News from the North: Despite heavy criticism, Canada has officially announced approval for the Northern Gateway pipeline, the Canadian equivalent of the much debated, much delayed Keystone XL pipeline here in the U.S. Environmental concerns over the development of the two pipelines are similar – damage from extraction and transport, the potential for catastrophic oil spills, reliance on non-renewable energy sources, and the use of a heavier, cruder form of oil. The Northern Gateway pipeline may have been “officially approved,” but that approval comes with a list of 209 conditions to be met, among them requiring Enbridge (the company that applied to build the pipeline in 2010) to have $950 million (Canadian) in liability coverage, lead research efforts on heavy oil spills, build extra oil storage facilities, and establish an emergency response plan with the ability to handle a spill of 230,000 barrels (3 times the size for the current legal requirement). These conditions are intended to make sure the company is prepared in the event of a major oil spill – an event that Nature Canada says has a 1 in 4 chance of occurring over the lifetime of this pipeline.
Even with this long list of requirements and supposed advanced planning, multiple groups and towns in British Columbia, where the majority of the pipeline will be located, still oppose the pipeline and have vowed to continue to fight its development. Environmentalists and scientists, labor unions, and First Nations are among those who have long fought against the Northern Gateway pipeline, for a multitude of reasons. The port of Kitimat, B.C., where the 731 mile (1,177km) pipeline would deliver approximately 525,000 barrels per day to Asia-bound oil tankers, voted against the project, citing concern about the effects an oil spill would have on their town’s coastal resources.
Oil from tar sands is a thicker, denser, more viscous form of oil called bitumen – this form is what will end up on tankers passing from Kitimat, B.C. across the Pacific. Enbridge has been responsible for a number of spills and leaks in recent years, including a major spill of bitumen in my home state of Michigan. This spill has been incredibly difficult to clean up due to bitumen’s tendency to sink in water, and has become the most expensive pipeline spill since the US began keeping records in 1968.
A tanker spill in this area would be catastrophic. Kitimat is in a pristine coastal region of British Columbia, Canada, connecting to Hecate Strait and the Pacific Ocean through a series of narrow channels and inlets. The area is within the known range of Northern Resident orcas, which are listed as Threatened under Canada’s Species at Risk Act (SARA). Based on the devastating effects of the Exxon Valdez disaster in 1989, oil spills are listed among the main threats of concern to Resident orcas, and the Recovery Plan for Northern Residents notes that increased extraction and transport of oil in British Columbia would put the population at risk. In fact, the Recovery Plan refers to a potential oil spill as a “catastrophic event,” due to the potential impacts on the population.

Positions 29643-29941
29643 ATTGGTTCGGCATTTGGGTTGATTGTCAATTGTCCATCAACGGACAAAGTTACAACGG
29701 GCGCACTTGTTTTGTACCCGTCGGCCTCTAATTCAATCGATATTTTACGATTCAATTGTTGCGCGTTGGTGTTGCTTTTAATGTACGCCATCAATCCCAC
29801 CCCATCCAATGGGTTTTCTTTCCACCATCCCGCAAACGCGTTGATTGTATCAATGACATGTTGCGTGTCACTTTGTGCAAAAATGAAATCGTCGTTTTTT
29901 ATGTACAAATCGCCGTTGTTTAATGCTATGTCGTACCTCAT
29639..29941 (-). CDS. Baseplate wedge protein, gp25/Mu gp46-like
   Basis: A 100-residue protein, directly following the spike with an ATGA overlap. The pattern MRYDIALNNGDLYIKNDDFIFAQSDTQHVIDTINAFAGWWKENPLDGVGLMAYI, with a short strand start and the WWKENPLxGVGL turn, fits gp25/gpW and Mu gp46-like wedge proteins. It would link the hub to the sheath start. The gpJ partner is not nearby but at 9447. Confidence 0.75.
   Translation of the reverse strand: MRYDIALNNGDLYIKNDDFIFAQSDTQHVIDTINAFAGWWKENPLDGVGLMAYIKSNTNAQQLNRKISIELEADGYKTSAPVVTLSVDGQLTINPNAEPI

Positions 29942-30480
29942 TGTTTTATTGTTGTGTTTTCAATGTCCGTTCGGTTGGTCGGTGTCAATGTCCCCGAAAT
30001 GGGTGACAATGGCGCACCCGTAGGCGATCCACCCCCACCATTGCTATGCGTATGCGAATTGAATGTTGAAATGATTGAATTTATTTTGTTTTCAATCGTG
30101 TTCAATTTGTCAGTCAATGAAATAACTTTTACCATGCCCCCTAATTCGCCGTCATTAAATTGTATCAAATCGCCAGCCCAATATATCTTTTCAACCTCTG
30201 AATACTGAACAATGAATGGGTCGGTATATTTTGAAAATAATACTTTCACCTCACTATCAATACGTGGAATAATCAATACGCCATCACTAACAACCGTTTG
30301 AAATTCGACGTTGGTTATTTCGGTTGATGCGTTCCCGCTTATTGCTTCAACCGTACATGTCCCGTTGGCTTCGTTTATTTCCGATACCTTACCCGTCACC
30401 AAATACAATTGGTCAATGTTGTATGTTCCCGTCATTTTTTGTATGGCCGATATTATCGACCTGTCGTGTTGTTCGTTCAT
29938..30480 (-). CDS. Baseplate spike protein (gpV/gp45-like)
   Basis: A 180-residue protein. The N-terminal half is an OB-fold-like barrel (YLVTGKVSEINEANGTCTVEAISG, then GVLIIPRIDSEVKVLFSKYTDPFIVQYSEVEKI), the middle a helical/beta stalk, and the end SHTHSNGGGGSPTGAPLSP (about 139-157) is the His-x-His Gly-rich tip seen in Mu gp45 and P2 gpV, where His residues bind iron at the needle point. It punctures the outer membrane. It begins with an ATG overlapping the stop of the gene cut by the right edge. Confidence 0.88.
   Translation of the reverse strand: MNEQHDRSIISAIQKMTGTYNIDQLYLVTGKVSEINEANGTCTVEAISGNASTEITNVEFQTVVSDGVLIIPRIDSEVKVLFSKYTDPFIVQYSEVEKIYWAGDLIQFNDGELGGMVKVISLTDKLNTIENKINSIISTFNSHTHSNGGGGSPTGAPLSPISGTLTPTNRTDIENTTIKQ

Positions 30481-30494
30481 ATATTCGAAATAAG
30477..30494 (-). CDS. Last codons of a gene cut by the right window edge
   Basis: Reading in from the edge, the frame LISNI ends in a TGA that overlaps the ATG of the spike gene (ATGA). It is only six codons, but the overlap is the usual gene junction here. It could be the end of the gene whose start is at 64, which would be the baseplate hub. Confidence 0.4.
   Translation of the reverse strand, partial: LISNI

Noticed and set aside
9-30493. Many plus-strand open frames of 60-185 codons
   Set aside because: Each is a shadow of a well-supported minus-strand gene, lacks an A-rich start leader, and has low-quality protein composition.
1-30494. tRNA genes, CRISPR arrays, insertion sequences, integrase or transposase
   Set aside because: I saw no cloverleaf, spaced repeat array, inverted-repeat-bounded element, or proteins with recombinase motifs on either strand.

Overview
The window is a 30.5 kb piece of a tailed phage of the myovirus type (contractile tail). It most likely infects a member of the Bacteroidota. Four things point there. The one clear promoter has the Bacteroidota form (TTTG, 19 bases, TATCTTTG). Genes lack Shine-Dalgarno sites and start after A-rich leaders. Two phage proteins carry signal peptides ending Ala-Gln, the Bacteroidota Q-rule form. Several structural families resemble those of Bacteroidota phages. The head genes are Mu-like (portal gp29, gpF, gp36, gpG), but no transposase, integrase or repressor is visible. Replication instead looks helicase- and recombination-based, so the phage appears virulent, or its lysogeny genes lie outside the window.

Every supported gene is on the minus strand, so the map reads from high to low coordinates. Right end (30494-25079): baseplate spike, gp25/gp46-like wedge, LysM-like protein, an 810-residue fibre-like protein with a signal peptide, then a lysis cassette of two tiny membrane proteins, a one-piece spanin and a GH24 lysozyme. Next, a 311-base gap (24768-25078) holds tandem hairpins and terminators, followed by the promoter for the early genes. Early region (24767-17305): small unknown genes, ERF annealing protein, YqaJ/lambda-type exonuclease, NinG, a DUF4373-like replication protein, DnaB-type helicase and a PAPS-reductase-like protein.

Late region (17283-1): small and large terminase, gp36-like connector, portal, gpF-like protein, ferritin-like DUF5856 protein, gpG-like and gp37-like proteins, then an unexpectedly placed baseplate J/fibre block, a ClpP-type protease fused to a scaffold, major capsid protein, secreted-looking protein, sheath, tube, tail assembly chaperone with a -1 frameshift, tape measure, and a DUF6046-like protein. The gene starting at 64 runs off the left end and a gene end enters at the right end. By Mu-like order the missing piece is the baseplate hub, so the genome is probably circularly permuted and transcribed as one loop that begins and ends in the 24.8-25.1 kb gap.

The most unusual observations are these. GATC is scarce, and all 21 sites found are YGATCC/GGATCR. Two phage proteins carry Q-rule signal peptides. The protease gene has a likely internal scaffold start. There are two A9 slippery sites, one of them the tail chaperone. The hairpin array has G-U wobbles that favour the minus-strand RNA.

Following the Exxon Valdez spill, one Alaskan resident pod lost 13 members and has yet to recover, and one group of transient (mammal-eating) orcas lost 9 of 22 members, has not successfully reproduced since the spill, and will likely die out completely. Gil Island, which lies between Kitimat and Hecate Strait, has been designated as critical habitat for humpback whales, and three other areas are nearby. Hecate Strait itself is home to a number of marine mammals, including resident and transient orcas; harbor and Dall’s porpoises; fin, minke, humpback, gray, and sperm whales; Steller sea lions, and harbor seals. The Gwaii Haanas National Marine Conservation Area Reserve extends into Hecate Strait and champions the “extraordinary diversity of ecological features, habitat and creatures.”
That extraordinary diversity will be put at high risk if the pipeline moves forward and large tanker traffic increases. Not only is a catastrophic oil spill possible, but increasing noise from large ships and from construction and maintenance of a new marine terminal in Kitimat will add to the chronic background noise that is a growing issue of concern for life in the ocean. Northern Resident orcas are known to react to vessel traffic, both their presence and the noise produced. The humpback, fin, and minke whales present in the area are also highly acoustic species, and the effects of increasing chronic ocean noise on these whales are less well-known. It is known, however, that they are more prone to ship strikes than orcas, and increasing the amount of large oil tankers in these narrow passages will certainly increase the risk of collision for large whales.
Regardless of the long list of conditions and Enbridge’s promise to build a “safer, better pipeline,” the risks involved far outweigh any benefits proponents of the pipeline could come up with. One single tanker spill will decimate this environmentally unique and diverse area for decades, and would substantially harm the whales, dolphins, porpoises, and other marine life in the area. We are still dealing with the cleanup and aftermath of the Exxon Valdez 25 years later, and problems from the Deepwater Horizon spill are expected for decades to come. Putting more oil in more tankers on the water is a move in the wrong direction, but one that we still have time to fight.